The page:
Convict Ship Forth (I) 1830
Share the story of your ancestor's life
email to contribute your
ancestor's story to this page
(Convicts and passengers from this
Select from the Links
below to find information about Convict Ships arriving in New South Wales,
Norfolk Island and Van Diemen's Land between the years 1788 and 1850.
Embarked: 118 men
Voyage: 115 days
Surgeon's Journal: yes
Crew: 31 men
Dunvegan Castle arrived 30 March 1830
Next vessel: Mermaid arrived 6 May 1830 Master
Follow the Irish Convict Ship
|The Forth was the next vessel to leave Ireland for New South Wales after the departure of the James Pattison in October 1829.
The Forth departed Cork 1 January 1830 with 118 prisoners. Among them were ploughmen, glaziers, labourers, servants, cow boys, weavers, tailors and butchers. They had been sent for crimes ranging from pick pocketing and vagrancy to abduction and manslaughter. There were a few soldiers who had been tried for desertion.
military guard consisted of Ensign C. Miller and 27 rank and file of
the 17th regt., with 3 women and 2 children under command of
James Oliphant Clunie. Select
here to find convict ships bringing detachments of the 17th
Free passengers (steerage) included
Michael Moore, Bernard Reilly and Michael Reilly (NSW State Records
William Clifford kept a Medical Journal from 20
December 1829 to 4 May 1830...........The convicts embarked on the
Forth were without exception men whose habits from the earliest
period indolent in the extreme and disposed to depression and
illness...To keep up that system and regularity of discipline and
cleanliness so conducive to health and personal comfort on ship
during a long voyage made with vicissitudes of climate required
every energy during the early stage and as we advanced to the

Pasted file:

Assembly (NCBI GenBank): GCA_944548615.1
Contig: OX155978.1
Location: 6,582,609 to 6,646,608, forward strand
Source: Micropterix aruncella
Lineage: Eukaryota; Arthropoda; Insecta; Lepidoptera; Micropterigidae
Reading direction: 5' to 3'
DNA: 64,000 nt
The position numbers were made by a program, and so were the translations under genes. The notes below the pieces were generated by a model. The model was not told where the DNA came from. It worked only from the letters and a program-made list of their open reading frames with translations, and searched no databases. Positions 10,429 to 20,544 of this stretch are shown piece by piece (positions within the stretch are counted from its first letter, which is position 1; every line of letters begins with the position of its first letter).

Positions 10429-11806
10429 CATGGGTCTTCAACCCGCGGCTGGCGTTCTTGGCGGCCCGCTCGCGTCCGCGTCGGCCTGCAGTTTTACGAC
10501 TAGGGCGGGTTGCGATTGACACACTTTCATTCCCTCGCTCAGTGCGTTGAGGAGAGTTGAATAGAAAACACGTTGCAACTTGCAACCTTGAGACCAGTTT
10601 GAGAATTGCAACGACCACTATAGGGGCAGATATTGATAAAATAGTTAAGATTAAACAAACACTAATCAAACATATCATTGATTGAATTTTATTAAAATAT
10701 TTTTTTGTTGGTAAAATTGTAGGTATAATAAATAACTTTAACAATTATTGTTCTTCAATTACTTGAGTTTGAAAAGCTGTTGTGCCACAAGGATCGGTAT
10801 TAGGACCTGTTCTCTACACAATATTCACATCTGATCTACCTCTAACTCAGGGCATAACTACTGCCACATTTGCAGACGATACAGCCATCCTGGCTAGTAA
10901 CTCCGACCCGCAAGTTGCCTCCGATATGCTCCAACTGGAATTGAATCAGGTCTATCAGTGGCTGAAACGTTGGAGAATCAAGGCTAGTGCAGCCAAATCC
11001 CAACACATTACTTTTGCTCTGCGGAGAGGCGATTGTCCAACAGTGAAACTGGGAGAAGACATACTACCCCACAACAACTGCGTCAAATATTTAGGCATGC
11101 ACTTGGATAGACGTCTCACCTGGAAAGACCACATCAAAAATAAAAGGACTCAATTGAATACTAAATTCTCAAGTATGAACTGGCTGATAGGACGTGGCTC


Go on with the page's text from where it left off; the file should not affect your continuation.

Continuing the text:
Tropics when fever appeared.
The Forth arrived in Port Jackson on 26
April 1830 with 115 male prisoners, three having died
from dysentery. - Patrick Cody, Timothy Murphy and Thomas Pyne.
Muster was held on board by the Colonial Secretary Alexander McLeay
on 28th April 1830. The youngest prisoners on board were Daniel Kirk
(16); James Penne and Luke Connor (15); Denis Driscol, Thomas
Fleming and Thomas McMahon (14) and Daniel Scamnell who was only 13
Notes & Links:
James Oliphant Clunie joined the 17th Regiment as
an ensign in 1813 and was promoted to lieutenant the following year.
He first arrived in New South Wales in 1821 as commander of the
guard for the convict ship
Prince of Orange. In 1821 he was
transferred to Madras, India on the Almorah. He returned to New
South Wales on this voyage of the Forth in 1830. He succeeded
Captain Patrick Logan as Commandant at
Moreton Bay and was stationed
there from 1830 to 1836. He died in 1851.
2). William Clifford was also surgeon on the convict ships
Norfolk in 1832 and
Sir Charles Forbes
Hunter Valley convicts and passengers arriving on the
Forth (1) 1830
5). Return of Convicts
transported from Ireland.......
6). Return of Convicts of the Forth assigned between 1st January 1832 and 31st March
1832 (Sydney Gazette 14 June 1832; 28 June 1832).....
||Errand boy assigned to M.W. Pierce,
||Carpenter assigned to James Glennie
at Hunters River
||Wheelwright assigned to Sir John
Jamison at Regent Ville
7). Convict Ships bringing detachments of the